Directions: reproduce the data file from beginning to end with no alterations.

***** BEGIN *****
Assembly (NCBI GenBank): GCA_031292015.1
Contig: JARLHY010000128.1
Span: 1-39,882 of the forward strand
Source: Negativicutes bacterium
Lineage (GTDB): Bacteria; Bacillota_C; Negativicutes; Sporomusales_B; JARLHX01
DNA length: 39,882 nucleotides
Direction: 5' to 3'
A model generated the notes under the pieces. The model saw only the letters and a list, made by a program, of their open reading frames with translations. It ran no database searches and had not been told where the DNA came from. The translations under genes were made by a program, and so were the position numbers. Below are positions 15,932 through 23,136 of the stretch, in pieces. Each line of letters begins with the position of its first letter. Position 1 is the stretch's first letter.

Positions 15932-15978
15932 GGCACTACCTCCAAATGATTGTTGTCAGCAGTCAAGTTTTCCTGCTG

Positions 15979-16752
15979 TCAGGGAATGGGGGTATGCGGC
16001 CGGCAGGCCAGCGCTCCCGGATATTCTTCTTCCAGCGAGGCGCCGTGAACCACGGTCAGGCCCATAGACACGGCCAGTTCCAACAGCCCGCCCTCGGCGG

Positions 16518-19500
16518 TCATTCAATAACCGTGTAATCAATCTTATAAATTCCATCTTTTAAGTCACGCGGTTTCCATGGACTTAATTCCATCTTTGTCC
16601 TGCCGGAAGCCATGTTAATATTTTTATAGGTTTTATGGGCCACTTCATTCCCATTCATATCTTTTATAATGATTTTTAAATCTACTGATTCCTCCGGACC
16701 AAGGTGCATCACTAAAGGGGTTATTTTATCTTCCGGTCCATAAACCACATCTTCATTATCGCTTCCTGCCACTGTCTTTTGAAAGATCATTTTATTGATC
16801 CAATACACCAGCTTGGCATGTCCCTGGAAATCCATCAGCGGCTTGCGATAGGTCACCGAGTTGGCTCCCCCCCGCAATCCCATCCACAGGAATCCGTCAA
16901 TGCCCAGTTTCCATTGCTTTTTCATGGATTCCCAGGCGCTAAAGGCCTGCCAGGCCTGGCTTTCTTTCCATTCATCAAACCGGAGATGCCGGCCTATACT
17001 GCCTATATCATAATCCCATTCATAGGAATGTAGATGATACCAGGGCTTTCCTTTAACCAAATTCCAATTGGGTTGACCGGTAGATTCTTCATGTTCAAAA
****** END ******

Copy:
Assembly (NCBI GenBank): GCA_031292015.1
Contig: JARLHY010000128.1
Span: 1-39,882 of the forward strand
Source: Negativicutes bacterium
Lineage (GTDB): Bacteria; Bacillota_C; Negativicutes; Sporomusales_B; JARLHX01
DNA length: 39,882 nucleotides
Direction: 5' to 3'
A model generated the notes under the pieces. The model saw only the letters and a list, made by a program, of their open reading frames with translations. It ran no database searches and had not been told where the DNA came from. The translations under genes were made by a program, and so were the position numbers. Below are positions 15,932 through 23,136 of the stretch, in pieces. Each line of letters begins with the position of its first letter. Position 1 is the stretch's first letter.

Positions 15932-15978
15932 GGCACTACCTCCAAATGATTGTTGTCAGCAGTCAAGTTTTCCTGCTG

Positions 15979-16752
15979 TCAGGGAATGGGGGTATGCGGC
16001 CGGCAGGCCAGCGCTCCCGGATATTCTTCTTCCAGCGAGGCGCCGTGAACCACGGTCAGGCCCATAGACACGGCCAGTTCCAACAGCCCGCCCTCGGCGG

Positions 16518-19500
16518 TCATTCAATAACCGTGTAATCAATCTTATAAATTCCATCTTTTAAGTCACGCGGTTTCCATGGACTTAATTCCATCTTTGTCC
16601 TGCCGGAAGCCATGTTAATATTTTTATAGGTTTTATGGGCCACTTCATTCCCATTCATATCTTTTATAATGATTTTTAAATCTACTGATTCCTCCGGACC
16701 AAGGTGCATCACTAAAGGGGTTATTTTATCTTCCGGTCCATAAACCACATCTTCATTATCGCTTCCTGCCACTGTCTTTTGAAAGATCATTTTATTGATC
16801 CAATACACCAGCTTGGCATGTCCCTGGAAATCCATCAGCGGCTTGCGATAGGTCACCGAGTTGGCTCCCCCCCGCAATCCCATCCACAGGAATCCGTCAA
16901 TGCCCAGTTTCCATTGCTTTTTCATGGATTCCCAGGCGCTAAAGGCCTGCCAGGCCTGGCTTTCTTTCCATTCATCAAACCGGAGATGCCGGCCTATACT
17001 GCCTATATCATAATCCCATTCATAGGAATGTAGATGATACCAGGGCTTTCCTTTAACCAAATTCCAATTGGGTTGACCGGTAGATTCTTCATGTTCAAAA